Vredenheim Estate Highlights
- Rare and exciting experience of being able to view the beautiful Big Cats up close
- Don’t miss the feeding times
- Incredible meals on offer at the Hudson’s restaurant
About Vredenheim Estate and the Big Cat Sanctuary
The Big Cats include white lion, brown lion, leopard, tigers and caracal which can be experienced from viewing decks and behind fences. The experience is the only one of its kind on the Stellenbosch wine route and in the Cape Winelands.
Visit the winery’s tasting room after the hair-raising experience. The tasting room is set alongside the renowned Hudson’s Restaurant and is the perfect place to enjoy an introduction to Vredenheim’s range of wines. After the wine tasting, pick your favourite and enjoy over lunch at Hudsons Restaurant.
History of Vredenheim Estate
Vredenheim is approximately 320 years old and is one of the oldest wine estates in the Stellenbosch area.
Coen and Rikie Bezuidenhout acquired Vredenheim in 1986, after moving to the Cape from their Game Farm in Kwazulu Natal. The couple’s love for game explains the impressive variety of wildlife on the farm today. The game includes blouwildebeest, springbok, eland, fellow deer, oryx, zebras and ostriches. Vredenheim is now owned by the couple’s children, Basie and Elzabe Bezuidenhout.
Opening Times of the Vredenheim Winery & Big Cat Sanctuary 2019
- Big Cats Park tours run on the hour starting at 9:00, with the last tour at 16:30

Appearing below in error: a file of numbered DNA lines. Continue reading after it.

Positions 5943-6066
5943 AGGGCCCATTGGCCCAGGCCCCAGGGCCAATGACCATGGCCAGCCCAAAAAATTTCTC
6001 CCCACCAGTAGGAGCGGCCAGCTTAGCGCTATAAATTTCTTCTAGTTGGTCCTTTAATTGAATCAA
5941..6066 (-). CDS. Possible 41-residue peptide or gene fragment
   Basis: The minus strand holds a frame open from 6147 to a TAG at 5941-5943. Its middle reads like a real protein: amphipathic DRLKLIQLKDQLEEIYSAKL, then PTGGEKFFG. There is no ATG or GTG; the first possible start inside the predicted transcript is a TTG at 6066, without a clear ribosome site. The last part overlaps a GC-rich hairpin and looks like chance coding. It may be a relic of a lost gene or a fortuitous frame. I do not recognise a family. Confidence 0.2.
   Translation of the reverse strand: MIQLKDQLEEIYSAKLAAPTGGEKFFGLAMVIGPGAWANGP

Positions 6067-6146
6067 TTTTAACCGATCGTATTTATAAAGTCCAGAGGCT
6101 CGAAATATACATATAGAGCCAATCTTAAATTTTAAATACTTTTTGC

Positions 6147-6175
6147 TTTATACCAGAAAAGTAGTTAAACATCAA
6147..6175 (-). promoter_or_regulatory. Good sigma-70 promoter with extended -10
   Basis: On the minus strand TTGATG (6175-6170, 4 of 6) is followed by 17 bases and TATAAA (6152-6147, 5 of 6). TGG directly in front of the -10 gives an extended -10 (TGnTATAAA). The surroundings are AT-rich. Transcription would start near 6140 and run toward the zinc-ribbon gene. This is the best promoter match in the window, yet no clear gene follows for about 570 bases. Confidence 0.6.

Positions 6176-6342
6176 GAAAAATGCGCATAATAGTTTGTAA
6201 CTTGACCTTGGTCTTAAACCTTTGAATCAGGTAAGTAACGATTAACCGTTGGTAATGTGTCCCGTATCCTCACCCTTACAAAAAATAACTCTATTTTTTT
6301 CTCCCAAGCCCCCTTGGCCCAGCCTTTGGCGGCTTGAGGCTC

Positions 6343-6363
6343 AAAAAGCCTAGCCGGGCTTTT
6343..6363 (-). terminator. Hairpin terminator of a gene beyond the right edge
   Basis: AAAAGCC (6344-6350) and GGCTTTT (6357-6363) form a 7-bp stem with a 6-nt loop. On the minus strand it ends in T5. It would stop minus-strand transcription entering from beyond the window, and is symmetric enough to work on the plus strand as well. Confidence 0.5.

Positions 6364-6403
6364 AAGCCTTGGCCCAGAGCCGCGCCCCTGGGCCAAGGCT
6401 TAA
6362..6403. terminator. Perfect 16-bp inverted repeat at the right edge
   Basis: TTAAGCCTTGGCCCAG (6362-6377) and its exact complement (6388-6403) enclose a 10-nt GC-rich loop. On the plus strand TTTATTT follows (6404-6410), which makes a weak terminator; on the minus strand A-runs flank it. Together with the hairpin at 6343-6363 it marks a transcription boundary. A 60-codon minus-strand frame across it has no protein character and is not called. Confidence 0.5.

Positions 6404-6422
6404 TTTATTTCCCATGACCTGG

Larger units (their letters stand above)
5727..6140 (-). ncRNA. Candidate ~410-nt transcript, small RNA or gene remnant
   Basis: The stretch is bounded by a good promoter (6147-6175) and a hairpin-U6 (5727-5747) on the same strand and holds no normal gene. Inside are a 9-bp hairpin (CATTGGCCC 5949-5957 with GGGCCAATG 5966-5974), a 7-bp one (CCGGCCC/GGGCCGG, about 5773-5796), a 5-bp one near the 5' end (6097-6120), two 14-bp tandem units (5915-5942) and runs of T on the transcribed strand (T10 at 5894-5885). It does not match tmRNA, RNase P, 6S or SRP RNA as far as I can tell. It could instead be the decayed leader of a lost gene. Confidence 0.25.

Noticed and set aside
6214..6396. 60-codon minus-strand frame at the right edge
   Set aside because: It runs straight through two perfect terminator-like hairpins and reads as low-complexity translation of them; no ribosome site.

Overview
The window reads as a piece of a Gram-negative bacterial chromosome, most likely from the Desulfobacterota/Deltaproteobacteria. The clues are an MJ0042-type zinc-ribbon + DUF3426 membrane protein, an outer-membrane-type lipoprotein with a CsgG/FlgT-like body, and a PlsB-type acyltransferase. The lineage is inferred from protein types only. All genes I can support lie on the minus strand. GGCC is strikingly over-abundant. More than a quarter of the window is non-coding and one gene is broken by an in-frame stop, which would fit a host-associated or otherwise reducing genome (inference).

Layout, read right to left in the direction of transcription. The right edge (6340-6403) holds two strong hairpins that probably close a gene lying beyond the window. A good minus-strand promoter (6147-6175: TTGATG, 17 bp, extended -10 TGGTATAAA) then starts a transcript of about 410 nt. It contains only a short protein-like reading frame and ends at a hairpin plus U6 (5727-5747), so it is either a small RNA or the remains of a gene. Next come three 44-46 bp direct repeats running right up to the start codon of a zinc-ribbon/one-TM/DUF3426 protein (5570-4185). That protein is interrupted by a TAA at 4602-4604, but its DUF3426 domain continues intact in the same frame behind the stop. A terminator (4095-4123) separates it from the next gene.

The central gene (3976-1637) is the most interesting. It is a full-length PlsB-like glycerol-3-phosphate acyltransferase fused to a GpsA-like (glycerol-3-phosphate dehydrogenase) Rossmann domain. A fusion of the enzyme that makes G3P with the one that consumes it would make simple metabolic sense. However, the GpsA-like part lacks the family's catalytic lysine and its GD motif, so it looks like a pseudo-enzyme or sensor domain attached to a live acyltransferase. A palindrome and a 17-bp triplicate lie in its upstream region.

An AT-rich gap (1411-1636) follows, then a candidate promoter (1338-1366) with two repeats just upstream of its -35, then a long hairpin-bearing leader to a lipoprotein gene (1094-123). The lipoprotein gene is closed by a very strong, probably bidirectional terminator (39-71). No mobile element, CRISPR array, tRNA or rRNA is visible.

- Cat feeding times: 11:00 and 15:00
- Closed Christmas Day and Good Friday
Directions to the Vredenheim Wine Farm & Cat Park Tour
Advice for Visiting the Vredenheim Wine Farm & Cat Park
- They operate in all weather conditions, but remember the park is situated outside and you will need to dress according to the weather
- Remember to bring your camera and some money as they have more to offer than the Big Cats and wine tasting
- Children under the age of 18 are not allowed to participate in the wine tasting
Did you know
- The lion population in Africa has been reduced by half since the early 1950s and today, fewer than 21,000 remain
- It is a common misconception that white lions are albinos. Their white colour is actually caused by a recessive colour inhibitor gene
- The leopard is a member of the Felidae family and the smallest of the four “big cats”. The other three being the tiger, lion and jaguar
- There were once nine subspecies of tigers: Bengal, Siberian, Indochinese, South Chinese, Sumatran, Malayan, Caspian, Javan and Bali. Of these, the last three are extinct, one is extinct in the wild, and the rest are endangered